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Sunday, 24 November 2013

Paul Klee, Collider and Water Water



Last weekend I went to London on an exhibition-visiting expedition. Plus meeting friends.

On Sunday I went to Tate Modern and saw the Paul Klee exhibition - "Making Visible".  Marvellous! There was a lot of work I wasn't familiar with.  His output was prodigious - he made thousands of paintings and drawings.  Mostly quite small.  The exhibition is arranged chronologically so you become aware that in the same year he was working on several series at the same time - for example, oil paintings in colour, and drawings in black and white, plus various mixed media pieces.

I also saw the exhibition by Mira Schendel, a little known artist whose work fascinates me.  Born in Germany, she lived most of her life in Brazil and that's where she produced her wonderful work.  She worked a lot with letters and messages.


(No photography allowed in the galleries...)

I bought some books by Klee, as well as the massive catalogue, and should be reading his thoughts for the next while...



On Monday I went to the Science Museum to see the "Collider" exhibition.  It is about CERN and the Large Hadron Collider, where recently the new particle, the Higgs Boson, was discovered.  Professor Higgs (who has just won the Nobel Prize for Physics), and Stephen Hawking, were at the Museum at the opening a few days previously.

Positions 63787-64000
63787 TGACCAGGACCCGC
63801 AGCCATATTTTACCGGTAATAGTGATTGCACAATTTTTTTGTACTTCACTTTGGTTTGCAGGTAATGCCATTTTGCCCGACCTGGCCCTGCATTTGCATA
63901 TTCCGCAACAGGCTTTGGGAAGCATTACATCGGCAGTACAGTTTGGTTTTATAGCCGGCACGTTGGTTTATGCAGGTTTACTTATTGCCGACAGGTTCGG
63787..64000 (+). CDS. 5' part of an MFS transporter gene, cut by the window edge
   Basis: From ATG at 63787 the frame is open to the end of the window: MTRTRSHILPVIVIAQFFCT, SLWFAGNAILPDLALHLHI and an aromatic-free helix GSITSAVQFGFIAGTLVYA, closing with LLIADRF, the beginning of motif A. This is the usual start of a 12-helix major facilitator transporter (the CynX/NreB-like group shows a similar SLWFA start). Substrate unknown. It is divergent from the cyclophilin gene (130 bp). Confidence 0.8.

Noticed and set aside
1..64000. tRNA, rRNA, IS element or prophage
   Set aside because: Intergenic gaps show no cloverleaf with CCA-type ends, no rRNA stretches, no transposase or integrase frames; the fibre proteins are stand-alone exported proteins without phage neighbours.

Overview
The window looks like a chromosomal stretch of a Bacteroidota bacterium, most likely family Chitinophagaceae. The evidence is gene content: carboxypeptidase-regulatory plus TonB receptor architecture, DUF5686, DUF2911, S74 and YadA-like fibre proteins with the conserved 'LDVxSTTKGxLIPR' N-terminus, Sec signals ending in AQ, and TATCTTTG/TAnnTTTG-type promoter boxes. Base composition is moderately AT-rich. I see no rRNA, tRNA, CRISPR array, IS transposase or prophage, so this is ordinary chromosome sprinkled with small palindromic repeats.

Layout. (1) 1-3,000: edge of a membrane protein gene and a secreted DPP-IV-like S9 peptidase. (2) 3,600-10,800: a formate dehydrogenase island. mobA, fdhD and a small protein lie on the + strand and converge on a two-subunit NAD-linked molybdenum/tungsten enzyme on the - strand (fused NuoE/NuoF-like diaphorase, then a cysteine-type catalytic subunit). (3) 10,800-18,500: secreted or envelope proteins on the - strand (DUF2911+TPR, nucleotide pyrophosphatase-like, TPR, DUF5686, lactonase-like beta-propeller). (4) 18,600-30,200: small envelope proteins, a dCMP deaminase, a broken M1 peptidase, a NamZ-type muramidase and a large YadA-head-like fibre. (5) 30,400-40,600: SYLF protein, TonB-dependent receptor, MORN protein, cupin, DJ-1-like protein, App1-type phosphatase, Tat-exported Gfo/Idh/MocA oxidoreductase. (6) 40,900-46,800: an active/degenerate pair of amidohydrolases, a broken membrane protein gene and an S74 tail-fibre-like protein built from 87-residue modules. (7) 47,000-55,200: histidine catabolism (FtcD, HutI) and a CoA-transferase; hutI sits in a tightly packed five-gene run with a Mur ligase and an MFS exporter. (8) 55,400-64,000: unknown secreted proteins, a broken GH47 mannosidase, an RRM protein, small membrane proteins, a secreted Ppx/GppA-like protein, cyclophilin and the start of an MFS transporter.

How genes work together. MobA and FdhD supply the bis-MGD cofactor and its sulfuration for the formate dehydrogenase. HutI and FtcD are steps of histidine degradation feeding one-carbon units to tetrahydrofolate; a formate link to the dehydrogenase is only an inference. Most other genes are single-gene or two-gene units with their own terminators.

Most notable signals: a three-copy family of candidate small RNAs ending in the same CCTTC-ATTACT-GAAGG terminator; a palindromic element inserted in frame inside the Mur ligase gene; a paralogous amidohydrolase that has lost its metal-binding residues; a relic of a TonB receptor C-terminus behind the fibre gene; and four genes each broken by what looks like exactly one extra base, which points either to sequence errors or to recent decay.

It is a most fascinating exhibition.  I have to confess that I am a science addict, particularly loving exploring the two universes - the big one, of giant stars and galaxies, and the subatomic one of amazing particles.  Aversion to Mathematics stopped me from studying science - when I was 13 I wanted to be an astronomer...  These days I avidly watch many relevant TV programmes on those subjects ("Light and Dark" is the latest), and I bought at the museum, and have already read, a booklet on the Higgs Boson.



Science relates to art.  Albert Einstein used his imagination to visualise some of his theories. He said:  "After a certain high level of technical skill is achieved, science and art tend to coalesce in aesthetics, plasticity, and form.  The greatest scientists are artists as well."

More concretely, I have been invited to participate in an international quilt exhibition on the subject of "Radiation", which will open in Geneva (home of CERN) next June. Kate Findlay, who made the Large Hadron Collider the subject of a wonderful quilt series, is participating as well.

That leads me to the last exhibition I visited - on Tuesday - "Water Water" in Henley-on-Thames, organised by Kate.  It was a wonderful exhibition - now closed - with a huge variety of interpretations of the theme. Here are a couple of general photos of the work in the gallery.



The other two exhibitions are open until at least next March, so don't miss them!

Alicia

1 comment:

  1. How lucky to be able to see these two Tate Modern exhibitions, and the Science Museum one. The links of science to music, colour and all forms of imagination are so strong, I can never understand why people make such rigid lines between them. I admire your quilts so much and my whole life has been enlightened by them. I love maps, and have a big collection gathered over the last 40 years, and am enjoying making various kinds of map quilts.

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